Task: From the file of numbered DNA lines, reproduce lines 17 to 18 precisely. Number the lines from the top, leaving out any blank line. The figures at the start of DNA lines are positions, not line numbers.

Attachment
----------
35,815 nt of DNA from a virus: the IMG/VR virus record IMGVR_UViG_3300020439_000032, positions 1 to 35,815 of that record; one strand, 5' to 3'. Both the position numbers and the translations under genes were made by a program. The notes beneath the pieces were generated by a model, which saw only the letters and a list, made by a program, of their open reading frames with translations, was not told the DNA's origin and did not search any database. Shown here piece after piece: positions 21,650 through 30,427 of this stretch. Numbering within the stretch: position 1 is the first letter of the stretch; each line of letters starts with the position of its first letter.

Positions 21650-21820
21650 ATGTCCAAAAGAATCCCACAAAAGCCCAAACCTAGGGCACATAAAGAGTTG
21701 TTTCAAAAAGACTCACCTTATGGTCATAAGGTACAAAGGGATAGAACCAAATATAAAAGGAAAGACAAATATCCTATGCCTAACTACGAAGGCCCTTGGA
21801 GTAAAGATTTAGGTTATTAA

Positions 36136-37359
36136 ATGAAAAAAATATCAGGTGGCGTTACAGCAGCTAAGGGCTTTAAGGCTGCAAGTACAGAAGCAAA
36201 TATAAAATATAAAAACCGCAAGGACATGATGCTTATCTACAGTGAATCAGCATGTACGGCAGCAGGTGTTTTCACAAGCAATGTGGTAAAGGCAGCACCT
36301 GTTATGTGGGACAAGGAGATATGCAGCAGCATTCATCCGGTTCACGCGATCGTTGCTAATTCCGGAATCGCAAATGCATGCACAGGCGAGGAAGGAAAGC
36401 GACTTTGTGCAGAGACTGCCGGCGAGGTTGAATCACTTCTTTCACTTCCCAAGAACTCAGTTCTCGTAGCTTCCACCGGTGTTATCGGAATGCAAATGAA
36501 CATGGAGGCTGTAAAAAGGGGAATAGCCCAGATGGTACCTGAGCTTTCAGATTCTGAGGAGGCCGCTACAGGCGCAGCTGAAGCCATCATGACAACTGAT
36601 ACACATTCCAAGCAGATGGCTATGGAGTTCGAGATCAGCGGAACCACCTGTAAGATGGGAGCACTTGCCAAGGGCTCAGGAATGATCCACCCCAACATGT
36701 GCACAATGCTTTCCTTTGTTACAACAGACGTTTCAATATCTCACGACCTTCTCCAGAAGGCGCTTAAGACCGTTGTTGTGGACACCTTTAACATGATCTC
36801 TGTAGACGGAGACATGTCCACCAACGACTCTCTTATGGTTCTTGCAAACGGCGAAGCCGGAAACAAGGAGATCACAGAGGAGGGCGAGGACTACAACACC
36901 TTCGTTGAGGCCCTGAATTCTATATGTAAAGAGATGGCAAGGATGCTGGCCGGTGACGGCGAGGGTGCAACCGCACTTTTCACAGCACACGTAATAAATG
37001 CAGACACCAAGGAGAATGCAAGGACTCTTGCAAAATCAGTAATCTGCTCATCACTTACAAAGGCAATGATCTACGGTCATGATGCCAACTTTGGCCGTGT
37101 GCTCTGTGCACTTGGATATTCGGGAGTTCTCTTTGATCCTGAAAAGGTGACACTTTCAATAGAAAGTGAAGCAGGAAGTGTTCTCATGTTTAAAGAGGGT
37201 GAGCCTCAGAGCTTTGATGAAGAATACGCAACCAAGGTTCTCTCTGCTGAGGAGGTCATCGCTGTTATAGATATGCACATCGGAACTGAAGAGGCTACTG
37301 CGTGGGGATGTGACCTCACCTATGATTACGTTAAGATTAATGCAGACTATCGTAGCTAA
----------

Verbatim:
37101 GCTCTGTGCACTTGGATATTCGGGAGTTCTCTTTGATCCTGAAAAGGTGACACTTTCAATAGAAAGTGAAGCAGGAAGTGTTCTCATGTTTAAAGAGGGT
37201 GAGCCTCAGAGCTTTGATGAAGAATACGCAACCAAGGTTCTCTCTGCTGAGGAGGTCATCGCTGTTATAGATATGCACATCGGAACTGAAGAGGCTACTG